Joanne M. Despres
jdespres at MERRIAM-WEBSTER.COM
Wed Aug 2 16:10:03 UTC 2000
I'm not familiar with any further linguistic examples of the
association between whiteness/coldness and anger, but it would be
interesting to find out what (if anything) medieval and Renaissance
psychophysiology would have to say about it. I've looked
through the "pale" entries in a Chaucer concordance and found no
connection between pallor and anger, though there's more than one mention
of paleness in connection with illness, weakness, or fear.
A similar search in a Shakespeare concordance indicates that the Bard
most often associated whiteness of face with the same
physical/emotional conditions Chaucer did, but also occasionally with envy or
anger ("The moon, the governess of floods, Pale in her anger, washes
all the air" Midsummer Night's Dream ii.1.104; "On whom, as in
despite, the sun looks pale, Killng their fruit with frowns" Henry V,
i.2.203; "This pale and angry rose . . . Will I for ever and my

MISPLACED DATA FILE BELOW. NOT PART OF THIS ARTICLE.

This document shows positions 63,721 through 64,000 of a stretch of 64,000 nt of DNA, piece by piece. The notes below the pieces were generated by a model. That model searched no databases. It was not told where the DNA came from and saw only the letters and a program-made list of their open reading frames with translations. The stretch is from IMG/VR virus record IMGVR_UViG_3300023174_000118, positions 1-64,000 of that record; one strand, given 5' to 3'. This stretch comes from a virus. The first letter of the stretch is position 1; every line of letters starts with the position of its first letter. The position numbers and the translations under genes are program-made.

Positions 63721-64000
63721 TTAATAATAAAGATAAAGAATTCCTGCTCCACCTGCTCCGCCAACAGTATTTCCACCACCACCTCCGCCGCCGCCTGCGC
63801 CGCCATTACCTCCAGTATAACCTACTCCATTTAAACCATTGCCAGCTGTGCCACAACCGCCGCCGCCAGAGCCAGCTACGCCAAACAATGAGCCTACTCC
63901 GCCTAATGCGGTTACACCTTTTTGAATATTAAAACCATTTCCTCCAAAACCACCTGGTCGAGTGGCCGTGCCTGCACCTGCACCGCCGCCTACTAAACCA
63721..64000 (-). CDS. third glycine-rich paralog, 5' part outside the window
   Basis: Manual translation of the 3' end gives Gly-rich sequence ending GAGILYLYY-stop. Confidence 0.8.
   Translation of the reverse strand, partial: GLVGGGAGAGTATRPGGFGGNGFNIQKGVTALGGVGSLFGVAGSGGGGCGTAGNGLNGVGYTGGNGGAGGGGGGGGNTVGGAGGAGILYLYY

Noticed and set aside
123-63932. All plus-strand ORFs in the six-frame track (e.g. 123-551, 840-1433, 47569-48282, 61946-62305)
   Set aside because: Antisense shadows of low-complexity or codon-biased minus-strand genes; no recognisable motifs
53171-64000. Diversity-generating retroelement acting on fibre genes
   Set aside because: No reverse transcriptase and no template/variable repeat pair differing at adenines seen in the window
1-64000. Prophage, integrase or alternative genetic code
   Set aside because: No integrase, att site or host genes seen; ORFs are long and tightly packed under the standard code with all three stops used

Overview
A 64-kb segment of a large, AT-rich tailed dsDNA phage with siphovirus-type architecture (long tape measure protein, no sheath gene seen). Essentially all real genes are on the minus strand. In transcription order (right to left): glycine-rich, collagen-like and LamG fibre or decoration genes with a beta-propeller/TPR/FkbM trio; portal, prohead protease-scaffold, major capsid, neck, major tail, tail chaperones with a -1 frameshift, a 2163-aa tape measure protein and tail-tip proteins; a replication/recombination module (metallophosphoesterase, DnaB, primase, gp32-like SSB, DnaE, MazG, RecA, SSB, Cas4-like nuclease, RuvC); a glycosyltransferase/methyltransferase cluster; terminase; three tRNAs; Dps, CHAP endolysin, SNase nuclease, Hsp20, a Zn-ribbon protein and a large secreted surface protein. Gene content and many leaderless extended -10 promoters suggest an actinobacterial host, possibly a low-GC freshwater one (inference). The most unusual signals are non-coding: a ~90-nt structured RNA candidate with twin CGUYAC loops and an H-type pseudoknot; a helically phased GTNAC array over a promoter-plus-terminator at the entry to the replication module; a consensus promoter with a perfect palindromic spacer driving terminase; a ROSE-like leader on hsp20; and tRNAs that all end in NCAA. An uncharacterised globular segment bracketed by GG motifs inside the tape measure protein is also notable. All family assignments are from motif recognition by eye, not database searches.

faction wear" 1 Henry IV ii.1.107; "Your eyes do menace me: why look
you pale? Who sent you?" Richard III, i.4.175).
The OED offers this quotation: "Choleric men
are of a pale or yellowish color." 1634 T. Johnson Parey's Chirurg.
i. vi. 10. On the other hand, the following two quotations suggest
an association of choler with hotness and
redness: " In Aries, the colerik hoote signe." c1386 Chaucer Sqrs.
T. 43; "The common opinion is, that all hot, and choleric Grounds,
are red or brown." 1675 Evelyn Terra (1729) 7.
These associations are admittedly pretty remote from contemporary
ones, but who knows -- they might hint at a tradition of some sort.
Joanne M. Despres
47 Federal St.
Springfield, MA 01102
E-mail: jdespres at Merriam-Webster.com
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